Southern rock returns

Joe Bugbee and Joe Bugbee

If 2003 is the year of the rebirth of southern rock, My Morning Jacket will lead the way.

The quintet’s third album, It Still Moves is an experimental odyssey, containing over 71 minutes of complex anthem rock which sometimes sounds more like Neil Young than Neil Young.

The guys from Louisville, Kentucky have put together a pull at your heartstrings and sometimes a little too fuzzy-warm album that might just stick around for awhile.

The opener “Mahgeetah,” brings to life a classic sprawling guitar solo straight from 1976–is that Skynard dripping out of my headphones? With a bar band feel, MMJ not only sings about drinking and drinking a lot, they also play like a band transfixed by the bottle.

The bottle leads to some jarring and inspirational songs, like “Golden,” a lone yet folky track that picks up where CSN’Y left off and “Master Plan” where Neil Young’s Harvest left off. The massive “I will sing you songs,” which clocks in just over nine minutes, has vocalist/guitarist Jim James declaring that he will “sing to you of greater things/money, gold and diamond rings.”

The one constant on It Still Moves, is the length of each song.

Most eclipsing the five-minute mark, with the exception of the three minute “Just One Thing,” a song that may be short on time, but long on memory. “Steam Engine,” is the second nine-minute plus track, with James confidently shouting that “I do believe none of this is physical, at least not to me…it’s not the dream that makes you weak.”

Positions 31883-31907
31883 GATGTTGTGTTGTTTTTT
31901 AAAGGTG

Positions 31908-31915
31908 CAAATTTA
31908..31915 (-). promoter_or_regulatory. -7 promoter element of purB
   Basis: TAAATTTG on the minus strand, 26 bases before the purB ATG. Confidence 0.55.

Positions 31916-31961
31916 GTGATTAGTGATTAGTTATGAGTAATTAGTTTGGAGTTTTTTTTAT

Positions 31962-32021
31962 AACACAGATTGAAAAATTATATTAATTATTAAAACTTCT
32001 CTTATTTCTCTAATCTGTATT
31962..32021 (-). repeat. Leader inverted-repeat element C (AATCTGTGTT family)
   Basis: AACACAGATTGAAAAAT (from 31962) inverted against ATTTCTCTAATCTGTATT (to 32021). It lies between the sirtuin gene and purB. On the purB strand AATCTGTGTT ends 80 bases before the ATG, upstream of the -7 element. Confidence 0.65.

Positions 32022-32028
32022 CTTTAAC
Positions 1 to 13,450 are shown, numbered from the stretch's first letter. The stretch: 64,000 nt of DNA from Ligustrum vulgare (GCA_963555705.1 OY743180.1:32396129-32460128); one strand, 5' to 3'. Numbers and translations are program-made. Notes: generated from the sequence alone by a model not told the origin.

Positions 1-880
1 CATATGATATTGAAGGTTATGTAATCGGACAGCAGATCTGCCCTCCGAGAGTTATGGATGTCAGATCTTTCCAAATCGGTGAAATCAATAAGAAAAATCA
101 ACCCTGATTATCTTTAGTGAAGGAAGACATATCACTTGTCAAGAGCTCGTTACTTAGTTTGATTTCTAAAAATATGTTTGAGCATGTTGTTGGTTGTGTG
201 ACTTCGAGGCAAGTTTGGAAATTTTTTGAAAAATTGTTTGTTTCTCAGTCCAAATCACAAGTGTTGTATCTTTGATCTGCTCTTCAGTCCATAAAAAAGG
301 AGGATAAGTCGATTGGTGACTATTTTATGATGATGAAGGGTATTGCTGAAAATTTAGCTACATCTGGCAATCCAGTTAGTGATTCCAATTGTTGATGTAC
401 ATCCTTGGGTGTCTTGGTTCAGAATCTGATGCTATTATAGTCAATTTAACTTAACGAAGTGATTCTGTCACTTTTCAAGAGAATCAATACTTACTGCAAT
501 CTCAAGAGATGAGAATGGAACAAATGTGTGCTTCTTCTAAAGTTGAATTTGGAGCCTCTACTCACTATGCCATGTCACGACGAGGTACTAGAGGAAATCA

The words may be harsh, but there can be no question the amount of fun these guys are having on this album: They are jamming, crooning and drinking, all essential to having a good ol’ time, southern rock style.

It isn’t until midway through the album, that the idea of this nouveau southern rock starts to wear a little thin.

Although there is no doubt of the musicianship in MMJ or the quality of sound on It Still Moves, the listener might be asking themselves, “Hasn’t this already been done before?”

The Allman Brothers invented it, Lynard Skynard perfected it (to a point) and bands like Molly Hatchet and .38 Special ruined it, because well, the music public got sick of hearing about bar room brawls, driving fast, and southern heartbreak.

MMJ has found a niche, a comfortable and warm one at that, but they need to be careful before the only gigs they play are county fairs.

Grade: B